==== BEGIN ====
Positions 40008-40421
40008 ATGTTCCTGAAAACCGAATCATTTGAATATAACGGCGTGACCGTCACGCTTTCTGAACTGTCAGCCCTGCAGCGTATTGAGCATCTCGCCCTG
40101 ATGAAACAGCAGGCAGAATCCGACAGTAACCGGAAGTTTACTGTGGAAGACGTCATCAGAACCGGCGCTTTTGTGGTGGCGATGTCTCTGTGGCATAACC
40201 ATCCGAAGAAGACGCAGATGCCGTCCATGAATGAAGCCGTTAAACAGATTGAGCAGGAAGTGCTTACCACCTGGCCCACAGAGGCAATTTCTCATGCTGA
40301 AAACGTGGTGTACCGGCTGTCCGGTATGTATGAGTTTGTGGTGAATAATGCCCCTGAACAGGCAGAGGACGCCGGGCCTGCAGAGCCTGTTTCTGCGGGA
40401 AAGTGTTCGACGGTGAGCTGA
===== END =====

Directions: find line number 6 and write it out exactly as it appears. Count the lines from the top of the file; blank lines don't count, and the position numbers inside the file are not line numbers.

40401 AAGTGTTCGACGGTGAGCTGA